Capital gains tax is what you pay when you profit on the sale of certain assets. These could be assets you own or that you’ve inherited.
Capital gains tax applies to shares, land and property, unless it’s your primary residence. It may even apply to certain collectibles and personal items depending on what you paid for them.
The good news is if you understand the general ins and outs of capital gains tax in Australia, you could reduce what you pay by up to 50%. We break it down in simple terms.
Capital gains tax in a nutshell
The first thing to understand is that capital gains tax actually forms part of your income tax. While it has its own name, it’s not a standalone tax.
For example, when you declare any capital gains, which you’ll need to do when you lodge your tax return, any capital gains you’ve received will be looked at as part of your total income for the year.
The amount of tax you pay on your income will vary depending on what income bracket you fall into.
In the instance you have a shared asset—you need to work out each owner’s individual interest in the asset as this is how capital gains and losses are determined for each party involved.
The assets exempt from capital gains tax
If you make a profit on an asset, there are instances where you won’t be hit with capital gains tax.
Capital gains tax generally does not apply to:
- Assets acquired before 20 September 1985
- A property that is your main residence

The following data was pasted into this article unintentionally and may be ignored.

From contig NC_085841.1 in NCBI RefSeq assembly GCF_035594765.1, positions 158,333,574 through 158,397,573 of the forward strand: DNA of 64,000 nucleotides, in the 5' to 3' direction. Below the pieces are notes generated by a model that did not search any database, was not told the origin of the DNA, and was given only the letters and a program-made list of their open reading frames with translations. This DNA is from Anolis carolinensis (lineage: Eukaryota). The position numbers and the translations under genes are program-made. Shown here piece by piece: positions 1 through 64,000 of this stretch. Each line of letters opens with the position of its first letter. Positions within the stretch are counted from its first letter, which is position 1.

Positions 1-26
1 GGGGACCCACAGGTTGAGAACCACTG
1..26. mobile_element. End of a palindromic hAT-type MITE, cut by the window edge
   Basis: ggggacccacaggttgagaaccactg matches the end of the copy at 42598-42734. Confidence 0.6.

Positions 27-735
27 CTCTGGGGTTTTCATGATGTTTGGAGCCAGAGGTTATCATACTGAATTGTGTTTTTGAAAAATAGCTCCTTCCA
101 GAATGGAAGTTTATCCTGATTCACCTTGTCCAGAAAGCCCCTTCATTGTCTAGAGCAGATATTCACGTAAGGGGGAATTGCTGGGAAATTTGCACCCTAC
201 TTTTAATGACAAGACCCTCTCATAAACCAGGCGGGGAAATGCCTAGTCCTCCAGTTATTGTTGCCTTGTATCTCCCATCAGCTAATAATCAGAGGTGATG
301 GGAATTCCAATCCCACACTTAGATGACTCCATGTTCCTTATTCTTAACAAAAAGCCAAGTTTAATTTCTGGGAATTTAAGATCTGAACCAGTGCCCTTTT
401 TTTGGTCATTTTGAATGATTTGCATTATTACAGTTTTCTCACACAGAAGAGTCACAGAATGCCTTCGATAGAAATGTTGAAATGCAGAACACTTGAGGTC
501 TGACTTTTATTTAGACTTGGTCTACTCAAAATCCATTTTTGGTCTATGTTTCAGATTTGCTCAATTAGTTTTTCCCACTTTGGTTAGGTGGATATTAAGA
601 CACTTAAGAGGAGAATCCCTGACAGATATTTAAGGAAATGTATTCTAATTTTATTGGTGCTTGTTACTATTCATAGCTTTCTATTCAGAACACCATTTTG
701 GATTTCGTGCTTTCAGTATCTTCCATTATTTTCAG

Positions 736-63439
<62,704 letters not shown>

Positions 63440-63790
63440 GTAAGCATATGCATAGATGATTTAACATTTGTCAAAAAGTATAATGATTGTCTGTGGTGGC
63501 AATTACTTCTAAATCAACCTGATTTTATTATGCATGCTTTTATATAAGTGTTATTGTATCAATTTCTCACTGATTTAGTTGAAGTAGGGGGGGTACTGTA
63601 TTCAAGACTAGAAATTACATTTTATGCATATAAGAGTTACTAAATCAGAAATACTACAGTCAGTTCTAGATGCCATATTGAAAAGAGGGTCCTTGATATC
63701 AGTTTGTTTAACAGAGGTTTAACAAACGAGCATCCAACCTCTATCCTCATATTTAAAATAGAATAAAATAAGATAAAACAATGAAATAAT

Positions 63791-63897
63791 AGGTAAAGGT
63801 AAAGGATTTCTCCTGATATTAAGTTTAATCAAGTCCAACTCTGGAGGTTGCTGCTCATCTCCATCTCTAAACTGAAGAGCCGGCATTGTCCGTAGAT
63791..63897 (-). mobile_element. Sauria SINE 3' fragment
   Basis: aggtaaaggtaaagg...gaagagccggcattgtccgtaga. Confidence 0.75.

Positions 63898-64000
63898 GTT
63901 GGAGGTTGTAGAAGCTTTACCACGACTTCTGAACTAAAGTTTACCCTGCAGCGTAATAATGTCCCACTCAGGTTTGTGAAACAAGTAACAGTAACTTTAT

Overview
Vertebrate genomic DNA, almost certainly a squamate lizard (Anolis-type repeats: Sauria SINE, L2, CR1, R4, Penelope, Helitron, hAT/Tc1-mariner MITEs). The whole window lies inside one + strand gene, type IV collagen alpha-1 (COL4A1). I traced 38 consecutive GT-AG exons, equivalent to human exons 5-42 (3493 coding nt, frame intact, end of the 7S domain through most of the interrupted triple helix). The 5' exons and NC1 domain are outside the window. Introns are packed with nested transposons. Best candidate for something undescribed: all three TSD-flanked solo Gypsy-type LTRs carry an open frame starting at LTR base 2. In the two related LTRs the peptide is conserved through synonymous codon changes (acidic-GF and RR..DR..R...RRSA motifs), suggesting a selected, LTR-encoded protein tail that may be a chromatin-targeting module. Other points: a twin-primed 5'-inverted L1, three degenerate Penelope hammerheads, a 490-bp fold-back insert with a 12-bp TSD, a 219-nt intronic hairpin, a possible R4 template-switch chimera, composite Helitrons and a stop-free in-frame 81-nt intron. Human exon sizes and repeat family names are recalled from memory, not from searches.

- A car, motorcycle or similar vehicle
- Winnings or losses from gambling and prizes.
The Australian Tax Office (ATO) has further details as to which assets are subject to capital gains tax and which assets are exempt on its website.
Ways to calculate capital gains tax
Generally, you can calculate your net capital gain by adding up your capital gains over the financial year and then subtracting your capital losses (including any net capital losses from previous years) and any capital gains discounts (or any small business CGT concession6 you may be entitled to).
A capital gain is typically reduced by 50% when an asset has been held for at least 12 months. So, if you sell an asset you've owned for less than a year—an investment property or shares in a business for example—the tax bite will be a lot bigger.
The importance of record keeping
You must keep records of everything—every transaction, event or circumstance—that may be relevant to working out whether you’ve made a capital gain or loss from an asset for a period of five years.
There is no time limit on how long you can carry forward a net capital loss and it can be deducted against capital gains in future years.
This could help to reduce the tax you pay in future years and assist any beneficiaries you’re leaving assets to.
For more information, speak to your accountant or we can help you find one who specialises in taxation.